Stilling the Storm


Luke 8: 22-25


It's the day of the big match - your school versus the school on the other side of town. You have always been friendly rivals. This time it is really important that you win so you can go on to play in the finals of the local tournament. It's what you've been training so hard for, and you've got a great coach.

The team is in top shape and goes onto the pitch full of confidence. The whistle blows. It's not long before someone has scored a goal. But it's not your team, and as the minutes of the first half tick by the situation gets worse and worse. Things are looking bleak. Everyone in your team is getting tired but the others just seem unstoppable. And then one of your forwards really panics and shouts at the referee. He's just avoided getting sent off.

Just when you are desperate and it's all against you, the whistle blows for half time. Your coach comes onto the pitch and gathers you round him. Suddenly you realise you were all forgetting what you had learnt - no wonder you were in such a mess. The coach reminds you, calmly but forcefully. As he talks, it all comes back to you and you feel as if you are growing stronger by the second. Your determination returns. You feel ready to go on. What's more, looking round you, you can see all the other team members are feeling just the same.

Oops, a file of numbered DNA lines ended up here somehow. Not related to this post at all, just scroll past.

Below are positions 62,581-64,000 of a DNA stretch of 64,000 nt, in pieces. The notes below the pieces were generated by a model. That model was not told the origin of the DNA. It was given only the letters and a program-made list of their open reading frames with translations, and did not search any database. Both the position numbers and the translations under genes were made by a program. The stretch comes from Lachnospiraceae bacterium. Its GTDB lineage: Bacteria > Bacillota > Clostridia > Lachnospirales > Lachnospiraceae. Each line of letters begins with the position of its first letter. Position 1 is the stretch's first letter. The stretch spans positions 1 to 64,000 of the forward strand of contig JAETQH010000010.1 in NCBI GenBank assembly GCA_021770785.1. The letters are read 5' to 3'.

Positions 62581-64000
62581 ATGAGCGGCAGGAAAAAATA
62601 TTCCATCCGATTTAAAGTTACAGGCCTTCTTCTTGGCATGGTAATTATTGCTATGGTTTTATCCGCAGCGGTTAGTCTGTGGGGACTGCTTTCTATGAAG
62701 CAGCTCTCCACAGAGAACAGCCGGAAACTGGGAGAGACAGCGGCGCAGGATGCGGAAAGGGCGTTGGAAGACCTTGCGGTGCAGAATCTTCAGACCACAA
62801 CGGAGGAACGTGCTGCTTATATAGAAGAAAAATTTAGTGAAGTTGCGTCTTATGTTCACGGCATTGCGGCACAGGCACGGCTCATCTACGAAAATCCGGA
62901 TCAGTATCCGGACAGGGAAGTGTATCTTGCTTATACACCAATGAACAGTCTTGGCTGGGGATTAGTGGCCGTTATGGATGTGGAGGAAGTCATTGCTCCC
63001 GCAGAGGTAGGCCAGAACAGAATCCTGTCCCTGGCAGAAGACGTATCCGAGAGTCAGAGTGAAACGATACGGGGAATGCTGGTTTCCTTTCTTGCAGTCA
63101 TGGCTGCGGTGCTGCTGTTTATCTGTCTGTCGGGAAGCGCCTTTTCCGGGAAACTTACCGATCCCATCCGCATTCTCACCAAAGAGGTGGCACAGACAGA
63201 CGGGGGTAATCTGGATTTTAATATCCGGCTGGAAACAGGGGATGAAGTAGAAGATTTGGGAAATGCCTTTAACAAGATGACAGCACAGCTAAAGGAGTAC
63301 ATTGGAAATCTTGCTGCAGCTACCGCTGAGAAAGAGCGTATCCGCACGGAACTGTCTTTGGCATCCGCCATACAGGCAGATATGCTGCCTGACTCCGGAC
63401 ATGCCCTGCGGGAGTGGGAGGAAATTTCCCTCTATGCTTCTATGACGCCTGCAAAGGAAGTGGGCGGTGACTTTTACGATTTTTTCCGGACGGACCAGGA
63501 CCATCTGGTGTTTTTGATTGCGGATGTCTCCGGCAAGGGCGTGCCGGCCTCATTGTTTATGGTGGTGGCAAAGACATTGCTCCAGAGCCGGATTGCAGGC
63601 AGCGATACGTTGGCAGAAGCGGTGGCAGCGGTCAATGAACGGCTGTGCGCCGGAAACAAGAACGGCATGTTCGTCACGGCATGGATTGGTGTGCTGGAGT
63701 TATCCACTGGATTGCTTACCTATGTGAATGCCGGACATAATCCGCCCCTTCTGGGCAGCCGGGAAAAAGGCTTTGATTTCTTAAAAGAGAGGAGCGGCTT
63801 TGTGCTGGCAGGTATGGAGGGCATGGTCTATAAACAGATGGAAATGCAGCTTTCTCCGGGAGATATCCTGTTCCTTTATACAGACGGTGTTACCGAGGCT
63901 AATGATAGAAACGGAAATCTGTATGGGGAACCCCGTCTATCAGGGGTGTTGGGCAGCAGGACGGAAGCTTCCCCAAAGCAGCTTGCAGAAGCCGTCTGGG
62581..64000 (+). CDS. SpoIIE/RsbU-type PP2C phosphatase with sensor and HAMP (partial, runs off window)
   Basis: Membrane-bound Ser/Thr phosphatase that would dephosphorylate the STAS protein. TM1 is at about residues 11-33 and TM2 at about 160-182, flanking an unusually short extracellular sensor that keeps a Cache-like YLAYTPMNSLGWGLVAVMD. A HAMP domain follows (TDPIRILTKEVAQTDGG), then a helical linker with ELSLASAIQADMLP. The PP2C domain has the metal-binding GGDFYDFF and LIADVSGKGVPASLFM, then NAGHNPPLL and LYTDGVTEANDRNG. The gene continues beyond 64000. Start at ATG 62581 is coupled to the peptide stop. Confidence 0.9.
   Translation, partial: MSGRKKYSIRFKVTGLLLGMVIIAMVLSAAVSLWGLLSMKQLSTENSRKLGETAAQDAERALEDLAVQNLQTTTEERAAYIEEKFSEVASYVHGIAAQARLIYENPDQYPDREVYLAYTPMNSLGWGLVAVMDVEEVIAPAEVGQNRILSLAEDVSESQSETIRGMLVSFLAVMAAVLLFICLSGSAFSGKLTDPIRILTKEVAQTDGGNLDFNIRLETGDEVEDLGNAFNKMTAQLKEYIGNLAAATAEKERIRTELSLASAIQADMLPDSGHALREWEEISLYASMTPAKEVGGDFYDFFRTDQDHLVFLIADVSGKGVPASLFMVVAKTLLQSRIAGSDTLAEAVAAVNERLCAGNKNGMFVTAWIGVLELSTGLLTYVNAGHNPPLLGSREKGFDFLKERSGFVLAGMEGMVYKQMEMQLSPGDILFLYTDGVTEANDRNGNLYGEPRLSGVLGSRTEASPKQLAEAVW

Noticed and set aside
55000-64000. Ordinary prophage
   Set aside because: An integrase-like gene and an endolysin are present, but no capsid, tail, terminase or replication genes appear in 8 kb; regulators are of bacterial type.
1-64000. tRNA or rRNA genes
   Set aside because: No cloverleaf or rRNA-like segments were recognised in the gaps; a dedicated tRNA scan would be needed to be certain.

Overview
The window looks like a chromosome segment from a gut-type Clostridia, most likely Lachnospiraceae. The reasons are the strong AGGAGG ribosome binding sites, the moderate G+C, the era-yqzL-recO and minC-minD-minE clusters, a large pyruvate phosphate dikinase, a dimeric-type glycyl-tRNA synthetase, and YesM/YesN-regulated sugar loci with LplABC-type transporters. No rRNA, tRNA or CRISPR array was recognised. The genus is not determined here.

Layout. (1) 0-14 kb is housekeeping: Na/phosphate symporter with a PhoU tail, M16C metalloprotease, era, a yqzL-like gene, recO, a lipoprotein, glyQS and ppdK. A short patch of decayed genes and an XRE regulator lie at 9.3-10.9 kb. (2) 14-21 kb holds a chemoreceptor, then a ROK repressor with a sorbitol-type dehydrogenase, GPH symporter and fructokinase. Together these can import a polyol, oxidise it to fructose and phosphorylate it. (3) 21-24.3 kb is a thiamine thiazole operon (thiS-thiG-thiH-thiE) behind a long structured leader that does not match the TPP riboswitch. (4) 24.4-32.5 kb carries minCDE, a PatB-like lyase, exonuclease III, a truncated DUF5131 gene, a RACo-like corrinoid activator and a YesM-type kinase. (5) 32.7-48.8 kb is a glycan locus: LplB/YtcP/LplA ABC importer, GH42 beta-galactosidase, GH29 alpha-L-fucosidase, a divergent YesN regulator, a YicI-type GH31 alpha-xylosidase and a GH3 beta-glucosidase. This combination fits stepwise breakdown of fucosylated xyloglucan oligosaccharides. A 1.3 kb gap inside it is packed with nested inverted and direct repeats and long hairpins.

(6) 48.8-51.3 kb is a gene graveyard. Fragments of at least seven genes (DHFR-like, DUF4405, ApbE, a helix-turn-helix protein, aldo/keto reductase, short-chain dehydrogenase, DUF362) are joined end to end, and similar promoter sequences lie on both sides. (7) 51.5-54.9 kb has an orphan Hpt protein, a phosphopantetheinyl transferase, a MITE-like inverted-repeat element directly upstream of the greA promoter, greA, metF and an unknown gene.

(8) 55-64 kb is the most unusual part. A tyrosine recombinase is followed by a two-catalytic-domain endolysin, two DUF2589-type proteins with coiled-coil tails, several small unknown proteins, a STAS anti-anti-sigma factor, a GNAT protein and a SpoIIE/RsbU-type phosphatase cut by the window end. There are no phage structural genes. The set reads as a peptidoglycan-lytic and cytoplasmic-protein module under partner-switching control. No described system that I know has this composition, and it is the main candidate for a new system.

By the end of the second half the game is yours. Promotion! Yes!

We all have moments like that in our lives. The first followers of Jesus were always having them. For some of his disciples there was just such a moment when they were out in fishing boats and a sudden storm arose. In Storykeepers the story is told by the Roman soldier who has confiscated the story scroll from Zak...


Episode 2b: Roar in the Night


When life is stormy, Lord, be with us.
On the days when nothing goes right, when we feel tossed about like a boat in wintry seas;
Whenever we need a steady hand to guide us to calm waters;
Lord, be with us.



'Spirit of Peace' No.85 in The Complete Come and Praise
BBC, 1990 ISBN 0 563 345810


In Storykeepers, the story of Jesus stilling the storm is read by the Roman soldier, Tacticus, who helps the Christians and, in the end, becomes one of them. The story itself has at least two strands: it is an illustration of the calm faith of Jesus and his power, and it also uses the symbol of the boat and its passengers representing the church and its members. For the early Christians, this would reinforce the belief that Jesus would eventually help the church out of its difficulties.

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Storykeepers Come with Marcus